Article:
May Crosses

May is a month of festivities in Cordoba, starting with the Crosses of May Festival (1st, 2nd and 3rd of May which is Santa Cruz day). The crosses identify distinct zones of the town which compete for the prize of the best florally decorated cross. The preparations take place secretly in the preceding months when women and children use this opportunity to sing and dance. In older times it was an excuse for young single people to meet. The event is organized by brotherhoods and financed by voluntary contributions in the neighbourhood. With the preparations made the crosses are dressed and the fiesta lasts various days. Representatives from each brotherhood act as judges to vote on the best dressed cross. The local tourist office will give you a map, as in Cordoba you may need help to find the crosses. Other village the dress crosses are Condado de Huelva, Sierra de Aracena, Andevalo, Almonaster la Real, Bonares, Ubrique.


Patio contests

The famous Cordoba Patio Contest (about 4th to 16th May), in which home-owners compete for the prize awarded to the most beautifully decorated patio. The map provided by the local Tourism Office will help you find the competing courtyards which are open to the public during the day. This one is not to be missed for those that like flowers and gardens or are just interested to look inside the patios of private houses.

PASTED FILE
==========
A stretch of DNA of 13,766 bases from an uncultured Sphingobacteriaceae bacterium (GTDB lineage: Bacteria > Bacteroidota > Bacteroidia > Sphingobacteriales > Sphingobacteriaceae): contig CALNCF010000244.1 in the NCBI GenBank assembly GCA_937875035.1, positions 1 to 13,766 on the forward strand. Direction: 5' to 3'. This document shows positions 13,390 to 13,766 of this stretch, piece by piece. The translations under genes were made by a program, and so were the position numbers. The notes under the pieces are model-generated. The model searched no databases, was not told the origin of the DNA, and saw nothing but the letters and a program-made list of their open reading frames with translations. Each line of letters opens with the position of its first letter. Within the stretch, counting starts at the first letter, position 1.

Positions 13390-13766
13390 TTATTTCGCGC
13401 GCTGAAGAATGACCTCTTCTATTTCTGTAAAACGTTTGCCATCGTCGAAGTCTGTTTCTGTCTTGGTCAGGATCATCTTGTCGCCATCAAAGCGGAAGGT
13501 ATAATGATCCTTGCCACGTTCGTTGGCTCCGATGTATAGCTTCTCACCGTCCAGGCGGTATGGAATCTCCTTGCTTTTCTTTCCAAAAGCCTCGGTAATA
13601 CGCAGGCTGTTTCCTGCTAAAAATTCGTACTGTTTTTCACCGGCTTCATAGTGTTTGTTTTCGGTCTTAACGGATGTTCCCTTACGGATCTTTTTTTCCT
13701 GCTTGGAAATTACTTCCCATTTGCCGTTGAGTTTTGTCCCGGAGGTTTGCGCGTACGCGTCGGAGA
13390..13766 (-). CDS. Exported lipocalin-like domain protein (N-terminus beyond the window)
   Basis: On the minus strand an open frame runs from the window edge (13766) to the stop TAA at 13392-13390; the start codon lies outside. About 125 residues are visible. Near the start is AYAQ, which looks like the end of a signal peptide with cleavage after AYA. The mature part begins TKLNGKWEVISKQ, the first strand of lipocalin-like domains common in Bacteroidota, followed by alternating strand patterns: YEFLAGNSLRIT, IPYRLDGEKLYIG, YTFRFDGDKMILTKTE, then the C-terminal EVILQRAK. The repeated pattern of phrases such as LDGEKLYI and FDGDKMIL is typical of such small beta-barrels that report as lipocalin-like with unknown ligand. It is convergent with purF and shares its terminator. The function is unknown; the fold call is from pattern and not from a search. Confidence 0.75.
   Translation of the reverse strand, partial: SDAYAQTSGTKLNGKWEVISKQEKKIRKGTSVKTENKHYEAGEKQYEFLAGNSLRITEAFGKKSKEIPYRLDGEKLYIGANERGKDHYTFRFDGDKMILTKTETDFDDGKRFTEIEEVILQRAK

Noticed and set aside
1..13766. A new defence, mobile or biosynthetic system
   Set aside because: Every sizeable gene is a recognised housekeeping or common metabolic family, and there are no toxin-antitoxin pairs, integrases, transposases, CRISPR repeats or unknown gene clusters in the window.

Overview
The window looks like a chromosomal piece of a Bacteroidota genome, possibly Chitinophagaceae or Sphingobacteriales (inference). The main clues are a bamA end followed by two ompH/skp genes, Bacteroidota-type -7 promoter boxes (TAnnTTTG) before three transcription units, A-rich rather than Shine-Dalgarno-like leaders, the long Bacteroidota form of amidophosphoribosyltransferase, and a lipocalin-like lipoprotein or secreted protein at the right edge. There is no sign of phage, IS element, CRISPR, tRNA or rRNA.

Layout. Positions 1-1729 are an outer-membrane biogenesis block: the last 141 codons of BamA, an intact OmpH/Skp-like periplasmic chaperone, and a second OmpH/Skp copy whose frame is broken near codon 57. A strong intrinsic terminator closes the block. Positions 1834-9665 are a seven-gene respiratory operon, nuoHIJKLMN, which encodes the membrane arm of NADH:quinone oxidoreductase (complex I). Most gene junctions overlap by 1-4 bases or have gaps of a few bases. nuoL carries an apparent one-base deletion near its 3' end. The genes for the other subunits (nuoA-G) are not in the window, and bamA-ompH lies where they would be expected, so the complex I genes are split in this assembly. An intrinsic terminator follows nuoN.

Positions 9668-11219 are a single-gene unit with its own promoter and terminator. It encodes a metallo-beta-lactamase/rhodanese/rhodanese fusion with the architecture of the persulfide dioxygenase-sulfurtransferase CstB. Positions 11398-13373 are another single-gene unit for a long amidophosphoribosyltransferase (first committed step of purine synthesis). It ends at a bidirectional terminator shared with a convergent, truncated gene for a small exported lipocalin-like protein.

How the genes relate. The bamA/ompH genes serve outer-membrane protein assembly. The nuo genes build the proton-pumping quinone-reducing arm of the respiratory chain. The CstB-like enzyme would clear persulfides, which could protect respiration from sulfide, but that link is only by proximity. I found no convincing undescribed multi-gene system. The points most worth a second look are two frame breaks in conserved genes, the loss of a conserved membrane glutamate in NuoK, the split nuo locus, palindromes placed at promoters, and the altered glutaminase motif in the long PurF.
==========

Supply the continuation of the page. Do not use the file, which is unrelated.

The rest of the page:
San Lucar Manzanilla (Wine) Fair

A lively fair dedicated to the Manzanilla which is a special dry sherry wine produced in Sanlúcar de Barrameda. This intense fair which is organised by the town council and supported by the local wine producers last for several days about the third week in May.


Rocío Pilgrimage

Andalucia is famous for its pilgrimages or "romerías" - so called because pilgrims traditionally walked to Rome, and therefore became known as "romeros" - to popular shrines, around which fiestas are held.